People can take medications to prevent or reduce nausea and vomiting. Medications include prophylactic (medication designed and used to prevent a disease from occurring) drugs (e.g., scopolamine - a prescription patch worn behind the ear before travelling, antihistamines, antidopaminergic drugs) and antiemetics (to reduce nausea). Most people can prevent motion sickness by pre-emptively taking medication, but medication cannot cure motion sickness. In an article in StatPearls, co-authors Veronica Takov and Prasanna Tadi note that drugs are only partially effective and may have adverse side effects. Be aware that taking motion sickness medications and central nervous system depressants such as opioids, alcohol, sleeping pills, and other antidepressants can cause dangerous levels of drowsiness. Speak with your doctor or pharmacist about medications for motion sickness. Behavioural techniques are among the most effective treatments and should be the first step or combined with medications. Techniques include: 

  • Eat some dry soda crackers
  • Breathe in herb scents such as ginger, lavender or mint 
  • Suck on hard candies made with peppermint or ginger 
  • Sip on clear carbonated non-caffeinated drinks such as ginger ale
  • Get fresh air
  • Lie down or, at a minimum, keep your head from moving. Close your eyes 
  • Use a distraction such as music 
  • Use controlled, mindful breathing
  • Avoid travelling in turbulent conditions or when visibility is low 

Prevention is the best course of action since motion sickness is hard to stop after it starts. The only way to prevent symptoms is to stop the motion, which is not always possible when on a plane or ship. Steps to prevent motion sickness include:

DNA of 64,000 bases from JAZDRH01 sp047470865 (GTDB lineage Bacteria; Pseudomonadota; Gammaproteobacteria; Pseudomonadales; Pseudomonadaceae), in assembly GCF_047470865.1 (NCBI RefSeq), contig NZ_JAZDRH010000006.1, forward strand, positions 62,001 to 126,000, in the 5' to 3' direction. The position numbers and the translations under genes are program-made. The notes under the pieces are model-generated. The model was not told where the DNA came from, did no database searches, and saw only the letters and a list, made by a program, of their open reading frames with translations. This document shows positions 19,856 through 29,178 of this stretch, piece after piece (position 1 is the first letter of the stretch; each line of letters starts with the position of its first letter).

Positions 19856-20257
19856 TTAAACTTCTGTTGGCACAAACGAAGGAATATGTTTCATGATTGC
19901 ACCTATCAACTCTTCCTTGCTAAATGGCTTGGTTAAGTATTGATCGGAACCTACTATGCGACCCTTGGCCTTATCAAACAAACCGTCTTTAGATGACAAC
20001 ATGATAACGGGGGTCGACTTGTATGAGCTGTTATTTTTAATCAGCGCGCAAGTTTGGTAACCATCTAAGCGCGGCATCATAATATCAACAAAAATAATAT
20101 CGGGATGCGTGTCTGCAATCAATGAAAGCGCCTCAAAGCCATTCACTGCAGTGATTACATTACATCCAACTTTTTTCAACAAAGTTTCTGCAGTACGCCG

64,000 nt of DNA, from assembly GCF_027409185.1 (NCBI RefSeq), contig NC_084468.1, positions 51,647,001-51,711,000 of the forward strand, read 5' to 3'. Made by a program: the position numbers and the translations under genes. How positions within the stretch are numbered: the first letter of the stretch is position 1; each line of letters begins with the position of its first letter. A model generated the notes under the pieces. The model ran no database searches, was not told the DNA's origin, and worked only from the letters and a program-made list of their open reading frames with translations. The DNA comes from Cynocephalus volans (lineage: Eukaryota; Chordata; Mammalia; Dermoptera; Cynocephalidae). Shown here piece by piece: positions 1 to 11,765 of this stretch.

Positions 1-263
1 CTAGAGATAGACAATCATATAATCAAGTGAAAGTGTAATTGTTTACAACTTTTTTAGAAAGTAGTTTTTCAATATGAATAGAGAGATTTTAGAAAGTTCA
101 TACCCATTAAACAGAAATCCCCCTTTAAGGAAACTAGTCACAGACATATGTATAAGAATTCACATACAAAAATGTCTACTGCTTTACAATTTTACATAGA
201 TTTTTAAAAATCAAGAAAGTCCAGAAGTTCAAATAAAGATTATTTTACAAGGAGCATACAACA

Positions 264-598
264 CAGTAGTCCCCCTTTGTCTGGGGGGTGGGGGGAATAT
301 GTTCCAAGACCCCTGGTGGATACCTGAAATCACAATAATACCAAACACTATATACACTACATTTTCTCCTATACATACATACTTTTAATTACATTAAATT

• Try to move your head as little as possible and always face forward
  • Before travelling, do not eat a heavy meal or drink alcohol which can aggravate nausea. Instead, eat low-fat bland and digestible starchy foods and avoid greasy, spicy or acidic foods. Drink lots of water. During short trips, do not eat or drink. 
  • Do not smoke  
  • Avoid strong odours 
  • In a car, do not look down to read or watch videos. Instead, look at a fixed point in the distance (an object or the horizon). Sit in the front seat and ideally be the driver as drivers experience less motion sickness than passengers, possibly because the muscles move to control the car and let your brain know that movement is occurring  
  • In a plane, ask for a seat near the wings where there is less motion
  • In a ship/boat, arrange to be in the middle of the boat on a lower level where there is less motion 

The most effective long-term countermeasure is habituation (continuous exposure). The military uses this method for members who cannot take medications. In the case of boat travel, some people can benefit from spending more time on the water in smoother conditions to prepare for longer and rougher trips. 

Acupressure wrist bands 
The claim is that nausea and vomiting are stopped by applying pressure on a specific point on the wrist known as the P6 or pericardium 6, located 2 to 3 fingers width from the skin crease between the palm and wrist. The theory behind acupressure is that applying pressure keeps the energy flowing throughout the body. Unfortunately, studies on the effectiveness of wristbands are contradictory, vary in their designs which makes comparison challenging, and are low quality. Jonathan Jerry, MSc, of McGill University’s Office for Science and Society, reached out to Timothy Caulfield, Canada Research Chair in Health Law and Policy at the University of Alberta, who experiences motion sickness. In reviewing the literature, Caulfield’s opinion is that these wristbands have “some degree of modest efficacy,” but he did not find them helpful for his motion sickness. HealthLink BC states that there isn’t much evidence that these wristbands help, “but it’s safe to try them.” Benefits include no side effects and low cost, although some wrist bands can cost up to $300. Another possible reason the wristbands may be effective is the placebo effect or the belief that you won’t get sick by wearing the bands.  

Motion sickness glasses